Berlin 2002 REVIEW: Celebrating the Artificial; Ozon Fills the Screen with "8 Femmes"

by Peter Brunette

(indieWIRE/02.11.02) -- Francois Ozon's latest opus, "8 Femmes," which took Paris by storm last week with the biggest box-office opening in French film history, was received somewhat more tepidly here at the Berlin Film Festival. At once delightful, problematic and very, very French, the film, which stars virtually all of the great French actresses currently working, has an iffy future ahead of it when it opens in the U.S.

The openly gay Ozon ("Sitcom," "Under the Sand") flaunts his campy love for all things feminine right from the opening moments of the film, which sports jewels, glamour music with lots of strings, and lavender lettering in the credits. "8 Femmes" is populated uniquely by the eight females figured in the title -- a matriarch, played by the 40's grand dame Danielle Darrieux, two embattled sisters (Catherine Deneuve and Isabelle Huppert), Deneuve's daughters (Virginie Ledoyen and a less well-known Ludivine Sagnier), Deneuve's vampy sister-in-law Fanny Ardant, and two maids (Emanuelle Béart and Firmine Richard). In principle, there is a man in the film as well -- Deneuve's husband--but we only see him from the back and he has no lines of dialogue. It is his murder around which the whole of "8 Femmes" turns, however, and thus he functions more than a bit like Mr. Kaplan, the absent center of Hitchcock's masterpiece "North By Northwest." Owing to the superficial similarity of the murder mystery motif, facile comparisons with Altman's "Gosford Park" have abounded here (where the latter is also showing), but the two films couldn't be more different in aim or method.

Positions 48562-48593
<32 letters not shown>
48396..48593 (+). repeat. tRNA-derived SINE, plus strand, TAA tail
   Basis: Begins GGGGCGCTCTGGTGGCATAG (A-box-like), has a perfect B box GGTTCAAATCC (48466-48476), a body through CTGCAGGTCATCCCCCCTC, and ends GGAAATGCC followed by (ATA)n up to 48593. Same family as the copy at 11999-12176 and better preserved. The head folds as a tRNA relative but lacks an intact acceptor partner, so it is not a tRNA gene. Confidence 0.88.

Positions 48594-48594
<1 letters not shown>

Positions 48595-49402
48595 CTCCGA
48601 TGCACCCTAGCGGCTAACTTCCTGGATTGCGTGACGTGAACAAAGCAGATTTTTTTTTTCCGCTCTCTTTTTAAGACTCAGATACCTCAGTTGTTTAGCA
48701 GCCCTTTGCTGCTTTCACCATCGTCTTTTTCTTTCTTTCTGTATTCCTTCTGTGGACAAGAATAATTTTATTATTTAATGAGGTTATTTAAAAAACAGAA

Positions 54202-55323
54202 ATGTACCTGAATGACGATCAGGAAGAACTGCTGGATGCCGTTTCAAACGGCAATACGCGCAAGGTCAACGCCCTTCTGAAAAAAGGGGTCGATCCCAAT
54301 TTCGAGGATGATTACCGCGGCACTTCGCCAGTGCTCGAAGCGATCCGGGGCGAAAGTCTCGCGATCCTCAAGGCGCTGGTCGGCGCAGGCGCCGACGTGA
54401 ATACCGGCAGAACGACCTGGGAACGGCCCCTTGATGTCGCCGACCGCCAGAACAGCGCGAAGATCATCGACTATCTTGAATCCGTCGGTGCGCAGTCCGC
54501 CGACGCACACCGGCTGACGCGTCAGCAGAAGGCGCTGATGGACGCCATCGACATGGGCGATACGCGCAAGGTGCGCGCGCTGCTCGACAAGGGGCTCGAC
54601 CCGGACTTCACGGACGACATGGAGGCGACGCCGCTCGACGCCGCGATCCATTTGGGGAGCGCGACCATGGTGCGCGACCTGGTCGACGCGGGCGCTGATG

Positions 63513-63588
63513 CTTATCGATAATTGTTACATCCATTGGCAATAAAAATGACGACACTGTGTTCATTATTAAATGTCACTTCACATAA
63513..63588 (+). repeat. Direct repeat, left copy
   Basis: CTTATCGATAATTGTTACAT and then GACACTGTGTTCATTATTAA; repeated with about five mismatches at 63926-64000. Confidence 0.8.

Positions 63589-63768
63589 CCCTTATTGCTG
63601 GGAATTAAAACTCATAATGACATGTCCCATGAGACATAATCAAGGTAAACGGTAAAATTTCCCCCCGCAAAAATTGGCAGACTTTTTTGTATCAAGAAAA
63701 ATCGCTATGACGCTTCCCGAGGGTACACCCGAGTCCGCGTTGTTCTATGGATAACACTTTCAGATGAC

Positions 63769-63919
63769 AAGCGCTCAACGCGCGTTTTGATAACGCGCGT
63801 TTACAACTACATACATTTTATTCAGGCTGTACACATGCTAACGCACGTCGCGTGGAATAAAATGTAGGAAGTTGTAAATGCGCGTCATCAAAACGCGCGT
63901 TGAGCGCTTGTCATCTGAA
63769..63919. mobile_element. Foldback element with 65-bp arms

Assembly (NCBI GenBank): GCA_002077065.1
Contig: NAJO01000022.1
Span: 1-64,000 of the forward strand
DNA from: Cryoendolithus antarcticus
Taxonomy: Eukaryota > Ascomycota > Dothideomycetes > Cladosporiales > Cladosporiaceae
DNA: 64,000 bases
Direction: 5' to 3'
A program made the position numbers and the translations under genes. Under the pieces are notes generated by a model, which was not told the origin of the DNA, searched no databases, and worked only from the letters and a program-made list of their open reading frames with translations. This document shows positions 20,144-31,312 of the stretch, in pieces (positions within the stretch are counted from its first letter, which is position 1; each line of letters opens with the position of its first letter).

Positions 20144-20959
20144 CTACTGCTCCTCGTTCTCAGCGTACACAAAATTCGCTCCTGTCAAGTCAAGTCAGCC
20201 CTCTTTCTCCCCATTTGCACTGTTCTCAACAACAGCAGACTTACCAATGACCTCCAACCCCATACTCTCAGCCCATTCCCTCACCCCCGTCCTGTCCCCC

The set, basically the living room of the ritzy country home of Deneuve's character (here once again playing the glamorous ice queen, what else?), is purposely fake and artificial. What goes on within it carries not even a soup